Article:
By Joan Franklin Smutny for Your Baby Today
A gifted child demonstrates unique and clever behavior long before a school acknowledges it. Though, parents-especially new parents with little experience-may not recognize the special talents of their child until a standardized test or a teacher evaluation identifies those talents. Some parents may suspect that something is different about their child, but they shy away from the subject. Parents are the best judges of their child's abilities, particularly from infancy to seven years old; therefore, they should trust their instincts and act on them.
What do you look for in a potentially gifted toddler?
A high level of curiosity is often the most immediate sign of giftedness, but you also should look for early development in three general areas:
Motor skills (ability to execute large and small motor tasks with ease)
Quantities (large vocabulary, long attention span, long and often complex sentences, fast absorption of knowledge)
Comparisons (compared to other children: finds more ways to use toys and tools, an imaginative approach to activities, concocts creative solutions to problems, shows deeper understanding of questions and answers from adults)
Your toddler may be gifted if he or she:
Sits through a reading of a long book and then asks hear it again
Walks or talks early, and/or shows early interest in the alphabet
Shows interest in and understands numbers and time concepts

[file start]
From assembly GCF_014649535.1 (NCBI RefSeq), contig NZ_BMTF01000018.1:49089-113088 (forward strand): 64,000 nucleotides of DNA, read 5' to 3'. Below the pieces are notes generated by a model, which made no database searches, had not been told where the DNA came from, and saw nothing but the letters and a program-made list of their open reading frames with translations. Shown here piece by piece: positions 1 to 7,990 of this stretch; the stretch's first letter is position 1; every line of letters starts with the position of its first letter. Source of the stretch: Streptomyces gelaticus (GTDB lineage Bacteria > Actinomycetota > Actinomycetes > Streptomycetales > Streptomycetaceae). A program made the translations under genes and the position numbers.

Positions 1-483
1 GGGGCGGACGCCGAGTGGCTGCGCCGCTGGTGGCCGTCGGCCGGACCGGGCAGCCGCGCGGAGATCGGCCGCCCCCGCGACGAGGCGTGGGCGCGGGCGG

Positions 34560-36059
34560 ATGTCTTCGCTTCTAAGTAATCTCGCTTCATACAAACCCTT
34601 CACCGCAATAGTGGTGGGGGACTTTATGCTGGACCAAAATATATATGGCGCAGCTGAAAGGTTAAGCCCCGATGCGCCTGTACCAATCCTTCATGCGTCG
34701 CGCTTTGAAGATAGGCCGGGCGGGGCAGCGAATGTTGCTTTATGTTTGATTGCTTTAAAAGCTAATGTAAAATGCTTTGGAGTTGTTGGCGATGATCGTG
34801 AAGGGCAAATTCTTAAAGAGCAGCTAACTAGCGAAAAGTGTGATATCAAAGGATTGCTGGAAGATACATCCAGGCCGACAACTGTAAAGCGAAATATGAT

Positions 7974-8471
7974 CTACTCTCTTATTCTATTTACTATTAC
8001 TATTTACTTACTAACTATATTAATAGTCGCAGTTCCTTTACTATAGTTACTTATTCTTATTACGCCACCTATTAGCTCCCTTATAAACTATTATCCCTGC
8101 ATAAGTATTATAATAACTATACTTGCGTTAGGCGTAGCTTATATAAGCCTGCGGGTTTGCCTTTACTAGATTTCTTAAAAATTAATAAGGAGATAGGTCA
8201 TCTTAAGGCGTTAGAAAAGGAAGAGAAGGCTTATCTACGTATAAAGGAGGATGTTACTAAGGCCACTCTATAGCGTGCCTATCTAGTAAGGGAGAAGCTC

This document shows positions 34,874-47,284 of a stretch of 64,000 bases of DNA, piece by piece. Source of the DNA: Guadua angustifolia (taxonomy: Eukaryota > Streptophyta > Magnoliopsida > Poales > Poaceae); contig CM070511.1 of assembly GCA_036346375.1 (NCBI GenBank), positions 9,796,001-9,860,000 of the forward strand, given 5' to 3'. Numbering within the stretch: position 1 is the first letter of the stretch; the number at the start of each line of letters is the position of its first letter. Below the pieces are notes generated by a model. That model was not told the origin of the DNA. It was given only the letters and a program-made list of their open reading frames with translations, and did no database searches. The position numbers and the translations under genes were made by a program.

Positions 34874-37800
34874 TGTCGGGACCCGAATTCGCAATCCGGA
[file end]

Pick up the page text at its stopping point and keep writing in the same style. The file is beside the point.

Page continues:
Completes puzzles intended for older children
Compensates for handicaps-learns to adjust and function in spite of them
Demonstrates strong sensitivity and response to music
Remembers complex events and describes them vividly long after the fact
Expresses an advanced sense of humor-recognizes incongruities as humorous
Relays stories or narrates events clearly and creates a plausible ending to a story
Absorbs songs and poems quickly and recites them accurately
Expresses impatience with limitations (i.e., when the mind wants to perform tasks that the body can't yet handle)
Comprehends how things should fit in the scheme of things; stands firms is intolerant of something she perceives to be unfair
Consistently organizes, sorts, arranges, and classifies things, and then assigns them all names
Understands cause and effect, makes inferences, responds to directions, and multitasks earlier than others
To notice a toddler's special talents -- that is, before they attend school -- is beneficial to their development. If they receive the support, guidance, and instruction that are appropriate to their skills, they're more likely to reach their full potential. As a parent, you are your child's first teacher-be observant and encouraging.
The content on these pages is provided as general information only and should not be substituted for the advice of your physician.